New things are percolating at iVerse, the Waco, Tex. company behind the ComicsPlus digital comics app. iVerse is looking to steal some of Kickstarter’s marketshare, as well as venture into DRM-free digital comics.
ComicsAccelerator is the company's new crowdfunding play, a whole new platform for raising money specifically for comics-based projects. Crowdfunding has been a new revenue stream for comics creators and even publishers, with the current record being $1.25M raised for the Order of the Stick webcomic on Kickstarter. ComicsAccelerator is leading with an economic carrot: they charge 5% of the project as project management fee (not counting any PayPal processing fees, so figure the total bill will be 7.9% + $0.30) and, unlike Kickstarter, they cap the total amount of the fee for a project at $2500.
To be fair, although Kickstarter (which also charges a 5% processing fee) has no cap on the total amount of the processing fee, the iVerse cap doesn’t mean anything until a project draws $50,000. That said, hitting over $50K over at Kickstarter is not as unusual as it used to be. In the rare instance of a million dollar crowdfunding campaign like Order of the Stick, the savings could theoretically be six figures. All that is assuming creators can direct their supporters to a different crowdfunding site. It isn’t clear what portion of a comics crowdfunding audience is tied to the creator and what portion is tied to the platform, but it looks like we may be finding out soon.
Since iVerse is a digital comics platform, fulfillment of digital comics prizes could be automated into the crowdfunding campaign. They’re also offering a “Reserve Funding” option which could be used to differentiate between the bare minimum creators would need to pursue a project as a part-time/afterhours activity with a larger minimum representing switching to the project as their day job.
The catch to ComicsAccelerator is that it is only open to comics-related products. They don’t have to be comics. They could be t-shirts with comic characters on them or perhaps financing a comics-based film.
“This whole thing is an experiment for us,” explains iVerse CEO Michael Murphy. “We like experimenting with new ways to do things, and it looks like crowdsource funding has a huge future in changing the way creators make their comics. I've always been a big fan of creator owned material. I got into comics right at the dawn of Image, and—for me—creator-owned stuff has always been the bulk of my pull list. I want iVerse, as a company, to do whatever we can to help accelerate the growth of creator-owned comics...that's where the name comes from. We think there's value we can add there by working with creators to help promote their projects, and help them with the ins-and-outs of crowdsource funding. We have some great people on board who are experts who are here to offer advice and help get these projects funded. “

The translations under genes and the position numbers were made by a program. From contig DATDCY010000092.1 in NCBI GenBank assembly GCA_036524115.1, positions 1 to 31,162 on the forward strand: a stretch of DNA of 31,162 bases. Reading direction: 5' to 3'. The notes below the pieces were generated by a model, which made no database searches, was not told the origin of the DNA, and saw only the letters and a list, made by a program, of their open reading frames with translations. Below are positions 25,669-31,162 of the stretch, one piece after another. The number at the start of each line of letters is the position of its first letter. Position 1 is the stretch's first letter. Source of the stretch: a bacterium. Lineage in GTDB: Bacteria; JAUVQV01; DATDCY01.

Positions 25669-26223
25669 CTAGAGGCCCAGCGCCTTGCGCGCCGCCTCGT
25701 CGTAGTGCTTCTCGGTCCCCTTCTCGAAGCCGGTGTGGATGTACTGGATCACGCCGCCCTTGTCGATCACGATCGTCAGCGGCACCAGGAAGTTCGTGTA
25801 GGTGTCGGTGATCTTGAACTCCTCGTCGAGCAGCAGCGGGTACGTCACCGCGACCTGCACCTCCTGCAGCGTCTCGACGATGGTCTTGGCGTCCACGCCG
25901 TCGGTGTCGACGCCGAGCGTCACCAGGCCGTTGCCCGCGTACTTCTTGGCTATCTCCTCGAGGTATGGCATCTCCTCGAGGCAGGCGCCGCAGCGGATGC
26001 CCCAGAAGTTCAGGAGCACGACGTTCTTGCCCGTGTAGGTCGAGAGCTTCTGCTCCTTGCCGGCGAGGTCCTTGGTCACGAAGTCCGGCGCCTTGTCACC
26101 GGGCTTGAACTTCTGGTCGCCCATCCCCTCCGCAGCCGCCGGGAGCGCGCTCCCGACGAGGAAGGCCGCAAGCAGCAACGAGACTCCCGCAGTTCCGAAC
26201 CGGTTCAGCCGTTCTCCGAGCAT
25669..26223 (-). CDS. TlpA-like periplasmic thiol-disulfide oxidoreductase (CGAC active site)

The service is currently in beta with the formal launch scheduled for later this month.
On the digital comics side of the company, iVerse is taking the plunge to offer a DRM-free version of select comics. The format in this instance will be .PDF. “I haven't received one negative comment from anyone regarding DRM-free options,” offers Murphy. “Those who are excited about it, largely independent creators, are happy we're offering it, and publishers who might not be as interested in it right now know that it's an option, but not a requirement. I think as time goes by we'll see more and more books going DRM-free, but it won't be over night.”
While the .CBZ/.CBR are sometimes referred to as the most common digital comics formats, due to their popularity in torrents, Murphy can’t recall ever getting a reader request for a .CBZ/.CBR format. On the other hand, he had creator requests specifically for the .PDF format.
“From a technical standpoint there are things we can do with PDFs that we can't with .CBR/.CBZ—plus there are many more PDF reading options out there and many of those are free reading options that are well supported,” says Murphy.
Formal announcements of specific DRM-Free titles haven’t been made yet, but the initial offerings are expected to be creator-owned titles.